“Unexpected.” That’s the word writer and lyricist Dick Scanlan uses to describe Beth Malone, the woman set to headline his new take on The Unsinkable Molly Brown. Directed by Tony winner Kathleen Marshall, the reimagined (and relatively unsung) work by The Music Man’s Meredith Wilson bows in September at the Denver Center Theatre, and Broadway producers are already signing on to the promising collaboration.
Malone has had an unexpected year. She spent a cold winter in New York working on “a labor of absolute love,” a play she was certain would reap no money or big commercial success. Then, Jeanine Tesori and Lisa Kron’s Fun Home turned into a critics’ darling and a surprisingly hot ticket—one the Public Theater is now aiming toward Broadway. Malone subtly grounded the twisted-family-dynamic musical, crowning a striking trilogy of actresses embodying Alison Bechdel, the lesbian cartoonist whose memoir sparked the show. “To have Fun Home turn into this thing, where the world sort of went for it,” Malone says, “[is]a stunning turn of events.”
Going from low-key gay androgyne to belting diva would seem a stretch. Beth Malone…So Far, her alternately hilarious and heartbreaking autobiographical show, highlighted the actress’s essence: “part dude, part lady…full-time lesbian.” Lately, though, she’s had a run of classical musical-theater ladies: “Once people got wind that I have a knack for flipping them a bit, my phone started ringing off the hook.” When she got cast in Seven Brides for Seven Brothers in LA, “a lot people were like, ‘What!?’” Malone says, with a laugh. “‘She could be one of the brothers.’”
Her recent take on Annie Get Your Gun in San Diego got the kind of rapturous reviews that, as she puts it, “could have been written by my mother.” July brought South Pacific in Sacramento, a warm-up to rebooting the misunderstood dynamo Molly Brown. It has been deeply satisfying for Malone to, as she says, “find the humor and the power in these women that have been marginalized. My challenge with these old pieces of musical theater is to try to make them into something that I’d want to watch. If I can do that, I find that it revolutionizes the piece. Because usually these women are very two-dimensionally written; they’re not that smart or funny. All the women I know are smart and funny.”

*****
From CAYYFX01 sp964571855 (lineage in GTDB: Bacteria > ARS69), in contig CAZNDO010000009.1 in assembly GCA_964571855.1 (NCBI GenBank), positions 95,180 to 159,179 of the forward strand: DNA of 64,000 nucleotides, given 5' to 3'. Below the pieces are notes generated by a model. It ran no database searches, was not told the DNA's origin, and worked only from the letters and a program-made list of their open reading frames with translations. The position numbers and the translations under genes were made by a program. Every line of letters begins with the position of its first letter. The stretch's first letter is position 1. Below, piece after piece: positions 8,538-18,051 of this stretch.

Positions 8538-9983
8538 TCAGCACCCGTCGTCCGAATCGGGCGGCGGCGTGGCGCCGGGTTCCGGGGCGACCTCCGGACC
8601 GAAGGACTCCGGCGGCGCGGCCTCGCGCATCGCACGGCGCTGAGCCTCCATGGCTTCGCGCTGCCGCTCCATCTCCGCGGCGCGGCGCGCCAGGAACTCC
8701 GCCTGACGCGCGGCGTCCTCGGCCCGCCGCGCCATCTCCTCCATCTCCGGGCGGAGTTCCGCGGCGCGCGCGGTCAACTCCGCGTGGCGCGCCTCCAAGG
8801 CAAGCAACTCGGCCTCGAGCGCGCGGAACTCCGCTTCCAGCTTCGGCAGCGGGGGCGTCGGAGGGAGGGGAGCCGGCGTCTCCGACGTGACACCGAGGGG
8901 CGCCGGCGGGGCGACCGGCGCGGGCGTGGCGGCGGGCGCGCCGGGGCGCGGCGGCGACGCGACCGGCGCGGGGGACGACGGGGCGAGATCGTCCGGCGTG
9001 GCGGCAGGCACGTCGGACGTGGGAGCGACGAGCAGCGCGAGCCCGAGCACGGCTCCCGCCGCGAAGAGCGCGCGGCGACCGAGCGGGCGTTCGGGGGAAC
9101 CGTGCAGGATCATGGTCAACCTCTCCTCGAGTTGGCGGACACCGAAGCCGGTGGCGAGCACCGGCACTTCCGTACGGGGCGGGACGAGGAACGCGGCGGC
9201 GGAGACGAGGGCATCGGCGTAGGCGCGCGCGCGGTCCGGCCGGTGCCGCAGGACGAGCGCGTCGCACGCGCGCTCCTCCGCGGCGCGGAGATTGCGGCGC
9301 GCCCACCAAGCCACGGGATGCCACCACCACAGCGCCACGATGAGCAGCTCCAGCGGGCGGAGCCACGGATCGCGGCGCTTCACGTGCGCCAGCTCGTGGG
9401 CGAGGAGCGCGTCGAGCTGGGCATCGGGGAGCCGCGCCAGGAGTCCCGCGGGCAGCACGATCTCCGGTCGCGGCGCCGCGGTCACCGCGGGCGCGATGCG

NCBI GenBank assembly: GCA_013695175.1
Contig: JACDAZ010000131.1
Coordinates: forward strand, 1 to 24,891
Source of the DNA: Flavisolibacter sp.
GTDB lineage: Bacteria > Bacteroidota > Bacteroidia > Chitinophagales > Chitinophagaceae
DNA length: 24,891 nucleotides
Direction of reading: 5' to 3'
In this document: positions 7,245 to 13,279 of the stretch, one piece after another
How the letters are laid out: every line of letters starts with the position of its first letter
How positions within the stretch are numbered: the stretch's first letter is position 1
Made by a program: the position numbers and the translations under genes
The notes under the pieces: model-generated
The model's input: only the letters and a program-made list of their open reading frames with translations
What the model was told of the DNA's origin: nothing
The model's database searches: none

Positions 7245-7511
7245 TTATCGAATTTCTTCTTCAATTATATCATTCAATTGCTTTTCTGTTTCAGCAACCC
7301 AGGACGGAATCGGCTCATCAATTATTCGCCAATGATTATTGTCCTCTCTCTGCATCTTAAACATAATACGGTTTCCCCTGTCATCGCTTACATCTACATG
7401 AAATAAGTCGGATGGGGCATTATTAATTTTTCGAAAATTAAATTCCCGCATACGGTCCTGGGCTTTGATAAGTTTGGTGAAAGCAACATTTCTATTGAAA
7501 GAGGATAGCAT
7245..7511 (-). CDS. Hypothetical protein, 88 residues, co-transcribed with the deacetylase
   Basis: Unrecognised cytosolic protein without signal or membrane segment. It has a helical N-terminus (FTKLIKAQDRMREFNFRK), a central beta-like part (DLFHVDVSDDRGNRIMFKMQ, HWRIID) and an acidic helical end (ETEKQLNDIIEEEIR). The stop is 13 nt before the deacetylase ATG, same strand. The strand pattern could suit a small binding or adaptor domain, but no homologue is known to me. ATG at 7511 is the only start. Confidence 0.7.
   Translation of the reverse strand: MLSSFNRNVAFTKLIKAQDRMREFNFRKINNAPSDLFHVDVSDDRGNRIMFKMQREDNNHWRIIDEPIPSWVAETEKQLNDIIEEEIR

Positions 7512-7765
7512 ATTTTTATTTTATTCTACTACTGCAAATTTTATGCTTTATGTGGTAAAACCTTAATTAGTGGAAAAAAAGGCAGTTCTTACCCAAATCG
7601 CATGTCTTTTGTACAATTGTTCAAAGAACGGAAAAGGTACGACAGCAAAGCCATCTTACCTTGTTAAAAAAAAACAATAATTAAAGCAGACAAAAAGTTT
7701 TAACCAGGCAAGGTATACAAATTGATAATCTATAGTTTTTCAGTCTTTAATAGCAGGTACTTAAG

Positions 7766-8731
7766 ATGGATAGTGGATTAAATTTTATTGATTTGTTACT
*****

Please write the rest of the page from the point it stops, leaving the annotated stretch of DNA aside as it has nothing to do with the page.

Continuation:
Another word Scanlan uses to describe his upcoming leading lady? “Transformational.” Not only can she convey great delicacy, but also she can as easily evoke its opposite—a quality he sees as ideal for a self-inventing heroine. “When you cast someone who’s very singular—and Beth is really singular—who she is and her approach to the role will inform then how the role evolves,” Scanlan says. “That’s what you want; you want someone who’s bringing that to the table, because that becomes very exciting.”
There seems to be no limit to the transformations Malone will bring to the myriad roles that are sure to come her way. “I’m not saying ‘never’ to anything anymore, because life has been so surprising in the last few years,” she says. “I can’t say, ‘No, that won’t happen,’ because anything, literally, can happen now.”
This article originally appeared in FourTwoNine’s 3rd issue